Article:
Xavier Becerra tapped to lead HHS and COVID response. Plus federal judge says DACA must be reinstated

Written by Amy Ta, produced by Michell Eloy

California Attorney General Xavier Becerra speaks during the 2018 Women's March in Los Angeles, CA, USA. President-elect Joe Biden has selected Becerra to serve as his Secretary of Health and Human Services who will help oversee the government’s response to the coronavirus pandemic. Photo by Lionel Hahn/ABACAPRESS.COM.

President-elect Joe Biden has picked California Attorney General Xavier Becerra to head the Department of Health and Human Services. Becerra doesn't have a medical background, but he has been at the forefront of defending the Affordable Care Act against the Trump administration.

“Becerra was picked in part because he has been the epicenter of the Trump resistance,” says Jessica Levinson, professor at Loyola Law School. 

“Part of this pick is not just that he was a vigorous defender of the Affordable Care Act, not that he has been talking about health care for a long time, not just that he's been talking about criminal justice reform, and he will be presiding over the issue of family reunification from children who were separated at the border. But I think this is also about showing that we really are going to see a completely different administration.”

There was also a lot of pressure to pick a Latino person as part of the Biden administration, Levinson notes. 

But why not Becerra as attorney general of the U.S.? He has filed more than 100 legal challenges against the Trump administration and won more than half of them. Levinson says the Biden administration must have someone else in mind to be attorney general.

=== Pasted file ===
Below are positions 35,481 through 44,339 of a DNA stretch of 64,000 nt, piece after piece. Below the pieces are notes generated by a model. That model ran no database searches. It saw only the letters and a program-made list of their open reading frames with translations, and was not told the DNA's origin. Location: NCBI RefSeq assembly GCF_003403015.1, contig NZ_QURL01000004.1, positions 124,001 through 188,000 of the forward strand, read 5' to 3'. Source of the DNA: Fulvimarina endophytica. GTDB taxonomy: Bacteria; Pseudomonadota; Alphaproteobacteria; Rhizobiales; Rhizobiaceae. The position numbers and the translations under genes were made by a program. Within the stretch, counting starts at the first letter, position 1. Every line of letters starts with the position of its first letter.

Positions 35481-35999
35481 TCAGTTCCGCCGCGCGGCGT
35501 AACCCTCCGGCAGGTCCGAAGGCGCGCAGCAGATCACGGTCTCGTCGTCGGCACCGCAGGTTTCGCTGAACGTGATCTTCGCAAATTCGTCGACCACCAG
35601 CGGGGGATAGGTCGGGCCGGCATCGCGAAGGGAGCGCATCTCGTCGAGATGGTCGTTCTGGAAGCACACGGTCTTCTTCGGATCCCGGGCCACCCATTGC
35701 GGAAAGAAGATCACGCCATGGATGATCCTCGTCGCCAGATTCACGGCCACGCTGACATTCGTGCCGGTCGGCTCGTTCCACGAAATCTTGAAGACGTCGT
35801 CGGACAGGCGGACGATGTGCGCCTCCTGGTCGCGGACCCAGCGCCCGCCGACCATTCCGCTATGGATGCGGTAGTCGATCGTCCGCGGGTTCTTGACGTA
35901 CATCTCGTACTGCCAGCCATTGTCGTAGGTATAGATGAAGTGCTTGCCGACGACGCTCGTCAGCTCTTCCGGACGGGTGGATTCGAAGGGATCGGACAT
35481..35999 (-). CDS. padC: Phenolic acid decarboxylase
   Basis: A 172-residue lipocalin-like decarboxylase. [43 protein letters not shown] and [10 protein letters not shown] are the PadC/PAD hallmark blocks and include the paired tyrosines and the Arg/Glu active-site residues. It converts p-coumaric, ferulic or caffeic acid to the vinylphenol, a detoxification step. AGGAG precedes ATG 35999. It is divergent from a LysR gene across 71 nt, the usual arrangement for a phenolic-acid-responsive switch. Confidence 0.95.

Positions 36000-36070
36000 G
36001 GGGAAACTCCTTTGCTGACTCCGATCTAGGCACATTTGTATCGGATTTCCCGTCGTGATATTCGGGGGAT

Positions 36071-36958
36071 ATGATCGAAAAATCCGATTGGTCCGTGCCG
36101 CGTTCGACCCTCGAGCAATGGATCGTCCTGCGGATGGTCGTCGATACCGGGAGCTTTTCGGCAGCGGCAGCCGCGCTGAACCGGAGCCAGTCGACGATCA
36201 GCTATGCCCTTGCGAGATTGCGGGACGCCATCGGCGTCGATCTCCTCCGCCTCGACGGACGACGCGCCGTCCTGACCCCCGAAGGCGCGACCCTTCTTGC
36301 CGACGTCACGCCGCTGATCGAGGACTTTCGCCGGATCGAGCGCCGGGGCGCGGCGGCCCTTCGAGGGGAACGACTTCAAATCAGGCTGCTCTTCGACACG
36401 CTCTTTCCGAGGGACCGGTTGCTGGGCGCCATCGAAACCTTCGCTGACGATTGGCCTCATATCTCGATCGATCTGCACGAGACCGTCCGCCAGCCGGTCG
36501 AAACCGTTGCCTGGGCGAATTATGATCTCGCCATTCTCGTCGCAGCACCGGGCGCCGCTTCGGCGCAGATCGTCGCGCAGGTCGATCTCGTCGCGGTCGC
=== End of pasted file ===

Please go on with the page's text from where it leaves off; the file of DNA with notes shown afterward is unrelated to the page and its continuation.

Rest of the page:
“This still is a big job [HHS Secretary]. And I think that what we've seen in the past is you don't always have somebody who has a medical background. Now, of course, this is different. … Because we're in the middle of a pandemic, and Health and Human Services in the middle of a pandemic, obviously, is a different role. But it's not totally outside the norm, he's not totally outside of the model of who's picked for HHS.”

DACA is back in full swing

The Trump administration must fully reinstate the Deferred Action for Childhood Arrivals (DACA) program and admit all new applicants. That’s the order from U.S. District Judge Nicholas Garaufis. 

Levinson explains the judge’s argument: “The acting director of Homeland Security, Chad Wolf, did not have authority when he said, ‘Let's try and cut the legs out of DACA. Let's try and not allow any new applicants. Let's try and limit these permits from two years to one year.’ And if he doesn't have the authority to create those limitations, then they have to go back into effect.”

Levinson says this is probably the last chapter for the battle between the Trump administration and DACA, and right now, there are some 300,000 people who are eligible to apply for DACA protection for the first time. 

This partially stems from the Supreme Court’s July ruling that the administration didn’t explain how they wanted to properly and legally end DACA, a program that former President Barack Obama created in 2012 through an executive order. 

The Trump administration argued that if the program was created by a president, it could end by a president. 

“The answer is yes it can. But the Trump administration, the Supreme Court said (in not these words) was essentially so sloppy about it that they had to come forward with different reasons for why they would try and end a program that so many people relied on,” says Levinson. 

“Because the program still stood, that's when Acting Secretary Chad Wolf tried to not end the program, but whittle it down, kind of a death by 1000 paper cuts approach to DACA. And that's what the judge just said, ‘No, you don't get to do that.’”

Levinson says DACA is back to full steam as of today, and she doesn’t expect the Supreme Court to not revisit it.  

However, one group of Republican attorneys general are currently arguing that DACA itself is not legal, though versions of this have happened before, says Levinson. 

“We have, again, seen similar cases where judges have upheld the program. … It just stresses my point that we need to create a legislative solution, and Dreamers are pretty politically popular. This could be a moment for bipartisan support. But it's one of the things that needs to be on the top 10 list.” 

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